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A Tribute

This blog post will start out in an unusual way – a description of a funeral. It may seem at first to be a departure from my focus on customer service, but please stay with me; there’s a point to what I’m writing about.

Last weekend I attended the funeral of a former Disney colleague, John “Scooter” Huller. He lived a very full 84 years and, based on the stories shared during the funeral, was a well-loved human being.

I met Scooter in the mid 1980s when I was a supervisor in Walt Disney World’s Magic Kingdom. Scooter was the manager of Special Events, responsible for providing support for all of the logistics required by any event that occurred anywhere on the property. As supervisor of Main Street USA in the Magic Kingdom, one of my responsibilities was to coordinate the activities related to special parties, television broadcasts, holiday parades, etc. Scooter and his team provided everything, and I mean everything, needed to support these events. It could be anything from having a stage built, arranging for decorations, arranging for technical support, to being on hand during the event in order to handle last-minute needs. Scooter’s job was vital to the success of every special event that took place at Disney World. And no one was better at providing support than Scooter Huller.

When I heard he had passed away, even though I hadn’t seen him in more than 20 years, there was no way I was going to miss his funeral. The funeral was well attended by friends and family, but also by many, many Disney cast members (current and former) who had the pleasure to work with Scooter. The fact that he retired 10 years ago didn’t diminish the connection his colleagues felt to him. The stories people shared brought back a flood of happy memories of working with this special man.

Beyond recognizing what a special person he was, the reason I wanted to share this story of Scooter in my blog is that he was a wonderful model for what it takes to deliver stellar internal customer service. While Scooter delighted in interacting with guests, his main role was to support the operating areas in creating a seamless special event. He was the perfect person for the job.

I’ve spent some time thinking about my many interactions with Scooter during the time I worked with him and what he did that made him such a valuable colleague who was loved by everyone he came in contact with. I believe that each of the points I share here can apply to anyone as they support others in any organization. Remember, great external customer service is usually the result of great internal customer service.

Here are some of Scooter Huller’s qualities we should all aspire to:

 1. A can-do attitude – No matter the request, no matter how outrageous it might be, Scooter focused immediately on how to get the work done. Whereas others might quickly respond with why the request is impossible, Scooter went into can-do mode.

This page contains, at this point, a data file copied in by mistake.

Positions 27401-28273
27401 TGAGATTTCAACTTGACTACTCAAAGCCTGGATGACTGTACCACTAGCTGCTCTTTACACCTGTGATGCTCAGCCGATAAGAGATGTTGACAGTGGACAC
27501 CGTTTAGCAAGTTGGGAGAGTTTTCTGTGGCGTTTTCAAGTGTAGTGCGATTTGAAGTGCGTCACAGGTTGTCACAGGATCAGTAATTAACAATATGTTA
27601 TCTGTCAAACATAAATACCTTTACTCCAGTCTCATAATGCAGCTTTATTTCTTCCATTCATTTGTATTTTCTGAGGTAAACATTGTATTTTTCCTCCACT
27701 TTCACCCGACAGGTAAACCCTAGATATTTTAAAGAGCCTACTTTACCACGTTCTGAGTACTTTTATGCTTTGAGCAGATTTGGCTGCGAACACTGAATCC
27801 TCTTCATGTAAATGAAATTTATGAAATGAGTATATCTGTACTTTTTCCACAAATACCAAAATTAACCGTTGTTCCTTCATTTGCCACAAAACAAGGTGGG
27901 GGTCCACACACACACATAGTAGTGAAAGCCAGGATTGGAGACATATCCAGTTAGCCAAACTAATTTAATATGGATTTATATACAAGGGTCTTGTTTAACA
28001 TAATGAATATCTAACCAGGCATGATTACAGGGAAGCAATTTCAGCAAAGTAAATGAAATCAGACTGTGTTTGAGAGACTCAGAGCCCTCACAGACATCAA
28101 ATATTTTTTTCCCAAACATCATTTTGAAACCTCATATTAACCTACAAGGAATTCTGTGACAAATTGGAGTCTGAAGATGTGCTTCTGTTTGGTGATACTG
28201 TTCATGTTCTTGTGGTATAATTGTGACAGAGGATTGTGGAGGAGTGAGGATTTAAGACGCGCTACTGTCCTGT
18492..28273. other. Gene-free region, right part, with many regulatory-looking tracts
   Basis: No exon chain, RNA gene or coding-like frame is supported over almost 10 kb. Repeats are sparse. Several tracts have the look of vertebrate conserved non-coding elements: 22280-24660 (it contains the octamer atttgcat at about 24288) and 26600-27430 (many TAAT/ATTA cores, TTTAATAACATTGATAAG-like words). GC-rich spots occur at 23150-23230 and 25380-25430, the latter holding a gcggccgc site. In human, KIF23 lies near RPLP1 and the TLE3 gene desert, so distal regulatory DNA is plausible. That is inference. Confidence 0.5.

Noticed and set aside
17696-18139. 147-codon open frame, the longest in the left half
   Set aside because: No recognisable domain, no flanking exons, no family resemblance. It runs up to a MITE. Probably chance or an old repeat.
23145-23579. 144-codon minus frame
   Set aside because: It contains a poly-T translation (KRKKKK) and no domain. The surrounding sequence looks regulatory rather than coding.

2. Clear communication – While Scooter displayed a can-do attitude, it would be a mistake to think people could just roll over him with their requests. He was very clear about what it would take to fulfill the request: how much it would cost, how long it would take, and what he needed from the requester in order to be successful. There were no surprises – you knew exactly what Scooter needed from you to make things happen. But once he had your agreement, things started moving quickly; sometimes it appeared to be magic.

 3. A focus on quality – I never saw Scooter deliver anything less than outstanding quality. In fact, he refused to do so. He had such respect for the Disney brand that a request to cut corners would be responded to with a polite “no way” if the guest experience would be diminished. He would insist that you and he work out a way that the job could be done in a way that said “Disney.”

4. Follow-through – It’s one thing to have a can-do attitude, it’s another to actually get things done. Once Scooter committed to a task, it was a done deal. You never had to follow up or remind him, the work just got done. Period.

5. A positive personality – You felt good being around Scooter. While he wasn’t a person to stand around in idle chat, he had a way of making you feel good. He was nice. He attracted respect and he gave respect. The only time I ever saw him even mildly irritated was when a colleague was disrespectful to another colleague. And I never once heard Scooter blame another person or another department for anything.

6.  He loved Disney – From his words and deeds it was clear that Scooter loved Disney with every fiber of his being. No one had more fun on the job than Scooter Huller. His love for Disney showed through in the quality of his work, his energy, and the sparkle in his eyes as he observed the guests. Everything he did was focused on creating wonderful experiences for Disney guests.